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3

The conservation of $\vec{k}\cdot\vec{u}$ only holds in the test particle limit. That is, it considers the metric to be unaffected by the motion of the particle. In this limit, there are no gravitational waves, since the metric has no time-varying quadrupole. If you want to see gravitational waves, you need to allow the metric to evolve dynamically, ...


15

The fact is that, in the general case $$ \vec{E} = -\vec{\nabla}V - \frac{\partial\vec{A}}{\partial t}; $$ (signs depend on conventions used) where $\vec{A}$ is called vector potential. You can consult for example Wikipedia. Let us consider homogeneous Maxwell equations: $$ \begin{cases} \vec{\nabla}\cdot\vec{B} = 0,\\ \vec{\nabla}\times\vec{E} + ...


2

For dynamic electric and magnetic fields, there is a piece of the electric field that depends on the vector potential: $$ \vec{E} = - \vec{\nabla} V - \frac{\partial \vec{A}}{\partial t}, \qquad \vec{B} = \vec{\nabla} \times \vec{A}. $$ Taking the curl of the first equation yields Faraday's Law (with the $V$-dependent term dropping out as you note); taking ...


6

When there is a time-varying magnetic field, the electric field is non-conservative and therefore cannot be written in the form $\mathbf{E}=-\nabla V$.


1

Assuming that $\theta$ is the polar angle (angle between $\vec r$ and $\hat z$) and $\phi$ the azimuthal angle then the following relationships can be used. $x = r \;\sin \theta \;\cos \phi$ $y = r \;\sin \theta\;\sin \phi$ $z= r\; \cos \theta$


2

You said this is the $r$-component, then you've missed the $\hat{\bf r}$. Use $$r=\sqrt{x^2+y^2+z^2}$$ $$\cos\theta=z/r=\frac{z}{\sqrt{x^2+y^2+z^2}}$$ $$\hat{\bf r}=\frac{x\hat{\bf x}+y\hat{\bf y}+z\hat{\bf z}}{r}$$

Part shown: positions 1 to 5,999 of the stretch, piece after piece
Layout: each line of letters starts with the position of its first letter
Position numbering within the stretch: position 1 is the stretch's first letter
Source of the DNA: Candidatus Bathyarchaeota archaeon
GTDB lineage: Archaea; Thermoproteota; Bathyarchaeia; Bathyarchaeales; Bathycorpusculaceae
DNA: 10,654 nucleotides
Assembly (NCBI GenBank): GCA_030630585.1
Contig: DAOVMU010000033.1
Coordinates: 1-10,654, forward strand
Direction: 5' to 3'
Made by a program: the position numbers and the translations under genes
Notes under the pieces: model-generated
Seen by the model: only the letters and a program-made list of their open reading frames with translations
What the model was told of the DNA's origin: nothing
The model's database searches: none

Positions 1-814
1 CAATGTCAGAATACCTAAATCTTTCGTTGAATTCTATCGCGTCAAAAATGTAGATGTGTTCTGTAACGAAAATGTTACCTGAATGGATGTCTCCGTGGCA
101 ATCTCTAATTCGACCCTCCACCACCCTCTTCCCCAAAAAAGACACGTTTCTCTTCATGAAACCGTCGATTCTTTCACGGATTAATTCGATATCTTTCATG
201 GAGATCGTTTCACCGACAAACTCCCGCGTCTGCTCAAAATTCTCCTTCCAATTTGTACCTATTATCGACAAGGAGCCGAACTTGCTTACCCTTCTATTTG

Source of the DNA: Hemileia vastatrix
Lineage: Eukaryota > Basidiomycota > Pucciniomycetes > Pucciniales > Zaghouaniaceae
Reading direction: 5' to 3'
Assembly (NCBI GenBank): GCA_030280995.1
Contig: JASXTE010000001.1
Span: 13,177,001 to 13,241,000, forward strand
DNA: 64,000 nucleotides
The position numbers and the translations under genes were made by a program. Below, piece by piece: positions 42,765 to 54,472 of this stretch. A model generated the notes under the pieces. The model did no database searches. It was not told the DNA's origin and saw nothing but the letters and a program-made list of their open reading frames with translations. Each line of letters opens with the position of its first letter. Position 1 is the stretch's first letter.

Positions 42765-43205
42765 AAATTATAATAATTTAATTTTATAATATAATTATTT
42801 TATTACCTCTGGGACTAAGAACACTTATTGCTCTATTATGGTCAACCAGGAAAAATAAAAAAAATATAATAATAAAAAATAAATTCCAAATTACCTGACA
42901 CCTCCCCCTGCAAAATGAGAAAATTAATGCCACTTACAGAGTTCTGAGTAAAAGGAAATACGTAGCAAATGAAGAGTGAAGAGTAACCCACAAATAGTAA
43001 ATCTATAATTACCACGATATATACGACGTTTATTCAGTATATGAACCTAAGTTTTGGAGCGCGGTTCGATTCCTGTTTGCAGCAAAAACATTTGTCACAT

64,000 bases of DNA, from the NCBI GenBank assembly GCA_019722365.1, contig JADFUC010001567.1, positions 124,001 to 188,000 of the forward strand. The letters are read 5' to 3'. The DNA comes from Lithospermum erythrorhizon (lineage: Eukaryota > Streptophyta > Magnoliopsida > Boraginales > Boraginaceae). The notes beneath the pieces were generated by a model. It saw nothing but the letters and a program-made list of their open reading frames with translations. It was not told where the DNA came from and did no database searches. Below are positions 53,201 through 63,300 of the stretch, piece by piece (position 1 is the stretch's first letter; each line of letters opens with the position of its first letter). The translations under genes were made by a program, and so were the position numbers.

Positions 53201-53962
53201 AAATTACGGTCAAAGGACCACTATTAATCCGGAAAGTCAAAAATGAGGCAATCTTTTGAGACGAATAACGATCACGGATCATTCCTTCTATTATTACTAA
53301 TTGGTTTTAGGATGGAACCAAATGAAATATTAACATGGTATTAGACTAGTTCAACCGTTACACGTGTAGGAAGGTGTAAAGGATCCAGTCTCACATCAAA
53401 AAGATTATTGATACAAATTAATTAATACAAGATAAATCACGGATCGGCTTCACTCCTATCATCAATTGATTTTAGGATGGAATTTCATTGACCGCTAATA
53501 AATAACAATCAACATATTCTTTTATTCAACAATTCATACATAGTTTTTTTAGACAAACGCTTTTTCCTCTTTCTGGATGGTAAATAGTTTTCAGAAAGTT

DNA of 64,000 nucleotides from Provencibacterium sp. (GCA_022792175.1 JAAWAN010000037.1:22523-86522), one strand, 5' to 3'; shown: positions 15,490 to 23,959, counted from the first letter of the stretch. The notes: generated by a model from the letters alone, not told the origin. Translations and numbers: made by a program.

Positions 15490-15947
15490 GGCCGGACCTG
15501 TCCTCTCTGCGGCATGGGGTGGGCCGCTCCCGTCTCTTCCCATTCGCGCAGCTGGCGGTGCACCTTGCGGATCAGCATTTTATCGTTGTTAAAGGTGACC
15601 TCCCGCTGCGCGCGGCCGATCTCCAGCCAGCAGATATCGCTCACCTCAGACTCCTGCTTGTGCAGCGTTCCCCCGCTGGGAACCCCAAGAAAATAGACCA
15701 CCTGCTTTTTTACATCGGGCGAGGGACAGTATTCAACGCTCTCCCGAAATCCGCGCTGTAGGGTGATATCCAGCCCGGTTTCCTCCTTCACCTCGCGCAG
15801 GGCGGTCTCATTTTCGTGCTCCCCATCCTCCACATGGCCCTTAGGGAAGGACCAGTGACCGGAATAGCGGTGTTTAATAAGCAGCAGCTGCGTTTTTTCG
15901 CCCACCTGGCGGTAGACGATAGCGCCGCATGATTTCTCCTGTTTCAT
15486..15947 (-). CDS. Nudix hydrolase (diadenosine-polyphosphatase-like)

0

This diagram shows part of a surface cut up into small elements (shaded pink) of area $dA$. The normal to the area is the vector $\vec {dA}$ and is of magnitude $dA$. What is required is the projection of the magnetic field $\vec B$ onto the vector $\vec{dA}$ which is $B_\bot = B \cos \phi$ in the diagram. To do this the dot product is taken $\vec B ...


0

$$ \int \mathbf{B} \cdot \,d\mathbf{A} $$ just means $$ \int B\,dA\,\cos\theta. $$ $d\mathbf{A}$ points in the direction perpendicular to the surface, so if this is in the $xy$ plane, it'll be in $\mathbf{\hat{z}}$. I.e. your usual integration over the area ("integrand") weighted by a factor of $\cos\theta$. $\theta$ is the angle with the $z$ axis. Keeping ...


0

The integration variable is the surface vector: flux is an oriented thing. It is the "normal" integration of the scalar product of the field and the surface vector: $$\Phi=\iint_S \vec{B}\cdot\vec{\mathrm dS}$$ Or, if $\vec{n}$ is the normal to the surface at the point of integration: $$\Phi=\iint_S \vec{B}\cdot\vec{n}\ \mathrm dS$$


0

Assuming your calculations are accurate, you could apply Gauss Theorem to get: $\int d^{3}x \vec{\nabla}\cdot \vec{A} = \int_{S} \vec{A}\cdot \hat{n} \thinspace dS$ Since your integration occurs at the entire space, the surface S will be "at infinity" where your fields would enevntually go to zero, so the Right Hand Side would be null, proving your ...


2

I) In this answer we will consider the microscopic description of classical E&M only. The Lorentz force reads $$ \tag{1} {\bf F}~:=~q({\bf E}+{\bf v}\times {\bf B})~=~\frac{\mathrm d}{\mathrm dt}\frac{\partial U}{\partial {\bf v}}- \frac{\partial U}{\partial {\bf r}}~=~-q\frac{\mathrm d{\bf A}}{\mathrm dt} - \frac{\partial U}{\partial {\bf r}}, $$ ...


3

There is no "physical aspect of this fact". The physical variables are the electric and the magnetic field, not the potentials. Introducing the potential is aesthetically and technically pleasing, but it is not necessary. A gauge symmetry is not a physical symmetry. The reason you can have a non-unique potential is that every divergence-free field such as ...



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